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After illness, friends, family throw special prom for Hanover High student
A Hanover High School student battling leukemia may have missed his senior prom, but his family, classmates and teachers weren't going to let him miss out on the experience.
Logan Scheivert, 18, of Hanover, missed the school's May 4 senior prom after being admitted to Penn State Hershey Children's Hospital the night before.
Scheivert was diagnosed with acute lymphoblastic leukemia, a type of cancer of the blood and bone marrow that affects white blood cells, in April 2017. After missing the majority of the school year, his cancer was in remission as of March, and he returned to school.
Less than 24 hours before the high school's prom, however, he was hospitalized for pneumonia. This time, the sickness didn't keep him immobilized for long.
Earlier this week, Scheivert's band won the school's talent show and performed an encore. The day after, he attended the school's senior trip to Baltimore's Inner Harbor.
Finally, on Sunday, May 27, he arrived at Hanover's Magic Elm Skateland in a limousine.
Along with his best friends and family, he was greeted by more than 50 classmates and a handful of teachers and family members. This prom, unlike others, was all for him.
The private prom touted a theme of horror and was titled "A Night to Dismember." Sporting a bright orange tuxedo inspired by the 1994 film "Dumb and Dumber," Scheivert was able to experience prom on his own terms — horror film memorabilia, metal music and all.
The support was "mind-blowing" and helped alleviate some of the trauma that comes along with cancer, he said.
"I didn't think that this many people would come or that it'd be this big," Scheivert added. "I'm very grateful that they did this for me."
Nash Miller, 17, Scheivert's band mate and best friend since elementary school, didn't attend the high school prom earlier this month either, because he had a similar "Dumb and Dumber" themed tuxedo and it "wouldn't be the same" without his friend.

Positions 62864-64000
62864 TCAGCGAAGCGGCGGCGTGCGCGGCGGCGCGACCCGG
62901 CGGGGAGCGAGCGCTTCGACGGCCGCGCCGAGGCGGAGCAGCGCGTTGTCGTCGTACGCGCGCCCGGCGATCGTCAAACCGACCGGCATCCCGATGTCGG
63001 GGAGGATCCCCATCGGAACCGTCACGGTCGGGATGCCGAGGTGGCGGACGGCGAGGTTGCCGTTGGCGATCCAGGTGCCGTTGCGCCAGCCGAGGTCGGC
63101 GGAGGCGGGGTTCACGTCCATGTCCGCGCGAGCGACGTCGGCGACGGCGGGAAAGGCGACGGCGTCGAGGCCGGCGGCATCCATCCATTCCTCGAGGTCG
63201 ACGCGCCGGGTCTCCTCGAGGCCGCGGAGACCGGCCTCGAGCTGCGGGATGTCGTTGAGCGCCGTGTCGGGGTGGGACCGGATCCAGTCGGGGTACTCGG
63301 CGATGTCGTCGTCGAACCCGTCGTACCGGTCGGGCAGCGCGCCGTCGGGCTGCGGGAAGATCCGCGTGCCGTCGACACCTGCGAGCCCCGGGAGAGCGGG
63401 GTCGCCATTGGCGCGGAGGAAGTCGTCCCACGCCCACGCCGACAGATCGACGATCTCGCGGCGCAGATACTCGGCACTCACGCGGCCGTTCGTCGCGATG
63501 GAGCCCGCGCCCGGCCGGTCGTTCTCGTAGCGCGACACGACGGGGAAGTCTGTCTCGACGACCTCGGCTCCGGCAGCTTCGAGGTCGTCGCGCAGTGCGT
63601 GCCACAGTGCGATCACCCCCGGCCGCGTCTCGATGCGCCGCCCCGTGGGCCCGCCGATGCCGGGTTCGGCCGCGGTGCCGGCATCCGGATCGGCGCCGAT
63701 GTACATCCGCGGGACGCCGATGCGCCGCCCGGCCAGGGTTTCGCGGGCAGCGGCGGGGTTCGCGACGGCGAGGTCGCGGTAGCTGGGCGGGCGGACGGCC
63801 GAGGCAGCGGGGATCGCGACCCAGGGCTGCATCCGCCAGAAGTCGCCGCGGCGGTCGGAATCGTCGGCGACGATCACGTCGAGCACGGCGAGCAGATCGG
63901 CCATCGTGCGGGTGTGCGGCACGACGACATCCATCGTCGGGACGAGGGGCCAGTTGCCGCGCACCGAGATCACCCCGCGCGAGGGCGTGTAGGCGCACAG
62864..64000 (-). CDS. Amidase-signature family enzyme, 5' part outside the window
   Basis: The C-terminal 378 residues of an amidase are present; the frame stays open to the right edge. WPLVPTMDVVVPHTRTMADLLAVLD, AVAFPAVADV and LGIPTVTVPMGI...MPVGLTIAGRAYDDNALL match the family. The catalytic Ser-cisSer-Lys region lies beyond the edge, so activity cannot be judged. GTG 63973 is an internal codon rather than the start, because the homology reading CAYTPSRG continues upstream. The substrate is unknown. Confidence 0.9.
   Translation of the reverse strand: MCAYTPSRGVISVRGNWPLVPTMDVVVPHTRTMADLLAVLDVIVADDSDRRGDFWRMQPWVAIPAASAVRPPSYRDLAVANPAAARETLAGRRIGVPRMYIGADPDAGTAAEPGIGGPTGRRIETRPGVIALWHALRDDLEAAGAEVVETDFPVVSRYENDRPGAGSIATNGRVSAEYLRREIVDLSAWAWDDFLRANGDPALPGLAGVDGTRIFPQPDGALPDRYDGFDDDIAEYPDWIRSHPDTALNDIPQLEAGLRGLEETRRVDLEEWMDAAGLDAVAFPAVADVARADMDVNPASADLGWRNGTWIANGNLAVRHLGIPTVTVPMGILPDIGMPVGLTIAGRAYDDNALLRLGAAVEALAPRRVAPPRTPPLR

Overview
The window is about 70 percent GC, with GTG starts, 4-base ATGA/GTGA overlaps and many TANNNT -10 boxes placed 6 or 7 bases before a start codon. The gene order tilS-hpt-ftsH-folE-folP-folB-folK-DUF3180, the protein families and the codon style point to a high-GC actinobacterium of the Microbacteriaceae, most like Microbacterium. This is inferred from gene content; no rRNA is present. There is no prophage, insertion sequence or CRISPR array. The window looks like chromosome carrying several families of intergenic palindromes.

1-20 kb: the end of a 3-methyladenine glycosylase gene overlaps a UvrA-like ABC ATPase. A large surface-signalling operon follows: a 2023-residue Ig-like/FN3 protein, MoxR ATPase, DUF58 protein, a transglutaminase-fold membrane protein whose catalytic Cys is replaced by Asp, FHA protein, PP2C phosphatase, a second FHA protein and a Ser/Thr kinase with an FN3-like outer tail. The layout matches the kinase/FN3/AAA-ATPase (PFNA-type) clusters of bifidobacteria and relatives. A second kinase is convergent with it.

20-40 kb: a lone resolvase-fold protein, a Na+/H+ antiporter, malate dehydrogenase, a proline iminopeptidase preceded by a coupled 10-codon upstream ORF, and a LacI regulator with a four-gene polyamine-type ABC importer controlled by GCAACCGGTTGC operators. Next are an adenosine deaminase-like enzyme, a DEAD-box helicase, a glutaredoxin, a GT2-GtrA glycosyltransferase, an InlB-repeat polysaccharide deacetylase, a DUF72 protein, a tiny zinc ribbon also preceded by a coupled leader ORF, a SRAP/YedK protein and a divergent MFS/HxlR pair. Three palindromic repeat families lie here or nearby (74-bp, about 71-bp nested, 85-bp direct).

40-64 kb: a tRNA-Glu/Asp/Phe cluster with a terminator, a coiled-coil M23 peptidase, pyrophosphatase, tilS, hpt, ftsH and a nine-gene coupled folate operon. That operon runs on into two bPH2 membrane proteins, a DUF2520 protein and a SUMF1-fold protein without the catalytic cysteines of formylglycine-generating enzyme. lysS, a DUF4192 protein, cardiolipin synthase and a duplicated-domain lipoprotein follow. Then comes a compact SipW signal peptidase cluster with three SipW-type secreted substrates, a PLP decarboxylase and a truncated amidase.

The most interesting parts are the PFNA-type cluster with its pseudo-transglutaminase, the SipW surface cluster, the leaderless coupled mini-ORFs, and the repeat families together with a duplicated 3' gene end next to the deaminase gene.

The experience has been difficult for him, Miller said. It was also difficult not to spoil any details about the event.
"It was hard not to talk to him about it," Miller said. "There were times when I'd start to bring it up and have to hold back."
Miller still found humor in a situation that has taken an emotional toll on many.
"He's dumb, I'm dumber," he said. "He gets better grades than me."
Despite the struggle leading up the big night and the need to keep details secret, Kristin Scheivert, Logan's mother, said the turnout was "beyond my expectations."
"The support is amazing," she said. "His classmates have been behind him the whole time. His friends have just been so great."
Friends, family and the Hanover community are to thank, she added. More than $800 was raised in the first week after her son was hospitalized.
Local businesses also contributed money and food to the prom, including the local Subway and Domino's Pizza.The limousine was rented free of charge from Your Special Occasion Limousine in Hanover.
"I just want to thank everybody for the donations and the help," Kristin Scheivert said, holding back tears. "Thank you to my family, our friends and the community. I love you all."
The community, teachers included, share the affection.
"He's an awesome kid, and everyone gets along with him," said Kate Walton, an English teacher at Hanover High School. "Everyone loves being around him. It's really cool to have students from different groups come together just for him."
One woman in particular gets along with Logan Scheivert best — Samantha Storm, his 19-year-old girlfriend of two years. Although music was blasting, the dance floor was quiet until they were able to share the spotlight in a long-awaited slow dance.
Afterward, she expressed her gratitude.
"It's really amazing, and it means a lot for both of us," Storm said. "For him to be happy with this is what's important. It was so worth seeing his face light up."
Kathy Wolfe, Scheivert's grandmother, emphasized the one lesson she's taken away from the experience over the past year.
"He made it through flu season, so we thought everything was going to be smooth," she said. "He went back to the hospital, but he's here now. Going through what he does is really hard, but he's a fighter. Life should never be taken for granted."